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Jerry Davich: Fourth-grader’s sexy show-n-tell prompts one-day suspension

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Updated: January 14, 2014 11:18AM



It’s the phone call any parent would be unhappy about from their child’s school.

“Hello Mrs. Cress, this is the dean of students. I want to let you know that I have your son Cole here in the office with me,” said Jennifer Neal from Peifer Elementary School in Schererville. “Apparently, he brought some playing cards to school that have school-inappropriate pictures.”

The playing cards were, in fact, “Hooters” cards from the popular national restaurant chain which features its servers dressed in scantily-clad workout outfits. The cards were a bit more racy, with sexually suggestive photos featuring women sporting bikinis or less. Nothing X-rated, mind you, just sexy.

“Cole brought them and he has passed them out, showing other kids and sharing them. It’s created quite the disruption here at school,” Neal said in her voice mail to Cole’s mother, Angella Cress-Kuryga.

Cress-Kuryga returned the phone call and later learned that her son, a fourth-grader at that school, would be punished for his misdeed by a one-day suspension.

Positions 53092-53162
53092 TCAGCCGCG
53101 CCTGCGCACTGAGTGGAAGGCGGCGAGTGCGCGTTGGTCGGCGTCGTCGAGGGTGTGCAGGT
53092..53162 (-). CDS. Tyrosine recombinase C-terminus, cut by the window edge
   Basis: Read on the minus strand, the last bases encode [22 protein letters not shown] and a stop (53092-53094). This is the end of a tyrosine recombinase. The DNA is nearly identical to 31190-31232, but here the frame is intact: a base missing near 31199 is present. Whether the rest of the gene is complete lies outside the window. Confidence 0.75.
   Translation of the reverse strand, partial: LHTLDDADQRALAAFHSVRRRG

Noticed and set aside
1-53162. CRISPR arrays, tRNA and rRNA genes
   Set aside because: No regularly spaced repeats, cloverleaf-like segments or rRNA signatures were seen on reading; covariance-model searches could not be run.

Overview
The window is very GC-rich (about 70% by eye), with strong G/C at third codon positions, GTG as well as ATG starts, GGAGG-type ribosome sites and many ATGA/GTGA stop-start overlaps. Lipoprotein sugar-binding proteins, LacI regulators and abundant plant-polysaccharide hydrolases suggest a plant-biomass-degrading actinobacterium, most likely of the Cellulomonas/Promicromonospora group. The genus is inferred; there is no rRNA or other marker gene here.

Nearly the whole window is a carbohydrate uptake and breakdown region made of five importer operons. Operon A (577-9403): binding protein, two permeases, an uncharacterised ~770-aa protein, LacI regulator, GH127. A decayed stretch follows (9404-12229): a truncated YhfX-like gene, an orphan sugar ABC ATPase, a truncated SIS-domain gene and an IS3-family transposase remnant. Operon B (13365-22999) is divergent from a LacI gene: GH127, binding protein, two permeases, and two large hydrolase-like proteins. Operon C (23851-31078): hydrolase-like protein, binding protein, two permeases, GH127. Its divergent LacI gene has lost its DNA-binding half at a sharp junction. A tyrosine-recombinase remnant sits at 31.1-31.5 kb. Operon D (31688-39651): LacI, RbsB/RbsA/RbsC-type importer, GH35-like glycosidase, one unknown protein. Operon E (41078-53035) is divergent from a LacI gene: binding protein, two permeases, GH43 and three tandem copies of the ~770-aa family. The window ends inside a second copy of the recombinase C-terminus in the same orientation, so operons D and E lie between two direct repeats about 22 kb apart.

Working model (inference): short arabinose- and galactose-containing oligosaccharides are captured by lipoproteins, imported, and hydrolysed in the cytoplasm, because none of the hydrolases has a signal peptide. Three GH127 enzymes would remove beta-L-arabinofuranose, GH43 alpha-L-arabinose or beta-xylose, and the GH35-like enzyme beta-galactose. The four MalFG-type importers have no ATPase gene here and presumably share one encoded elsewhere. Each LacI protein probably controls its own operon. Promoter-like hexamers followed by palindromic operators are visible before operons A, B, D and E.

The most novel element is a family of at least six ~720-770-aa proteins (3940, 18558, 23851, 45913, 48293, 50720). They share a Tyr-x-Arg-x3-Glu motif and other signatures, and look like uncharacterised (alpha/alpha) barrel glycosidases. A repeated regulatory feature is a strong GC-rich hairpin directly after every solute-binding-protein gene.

Suspension? Yes, suspension.

“This suspension includes all extracurricular activities and school-sponsored activities,” stated a letter given to Cress-Kuryga.

“Prior to being suspended, I provided Cole with an informal hearing on the alleged misconduct,” Neal wrote. “In this informal hearing, it was determined that his conduct violated the following validly adopted school rule(s) or provision(s) of Indiana law.”

For the record, this law is Indiana Code 20-33-8-14-a-1. Sounds very official, doesn’t it? Even dangerous or possibly criminal, huh? Instead, it’s Hooters cards on display.

“I was really taken back by the strong reaction from the school,” Cress-Kuryga told me after the suspension was served last Friday. “I just feel it is a bit much. The whole thing was just so blown out of proportion, in my mind.”

“They kept him in the office all day and made him eat lunch there until they could get a hold of me,” she added.

Two other kids also were suspended, I’m told, for the same “offense.” For more details, I contacted Neal, as well as the school’s principal and the district’s superintendent, but received no response.

It doesn’t matter really because this issue transcends an elementary school in Schererville, Indiana. It’s more about our society and its ridiculous politically-correct overreactions to what was once chalked up to either childish horseplay or “boys will be boys” mischief.

I mean it’s not like the boy brought a knife, gun or weapon to school, which immediately (and rightfully) sets off alarms in this country after all the mass shootings at schools. And it’s not like the boy was being a bully or attacking other students, I’m told.

He simply found playing cards that belonged to his older brother and he brought them into school, likely to show off to his friends. At that age, I would bring just about anything into school to make my friends laugh, or to break up the monotony of another boring school day. And I would probably have tried to sell them for a quarter a pop, as I did with other smuggled booty from home. But no such cards existed then.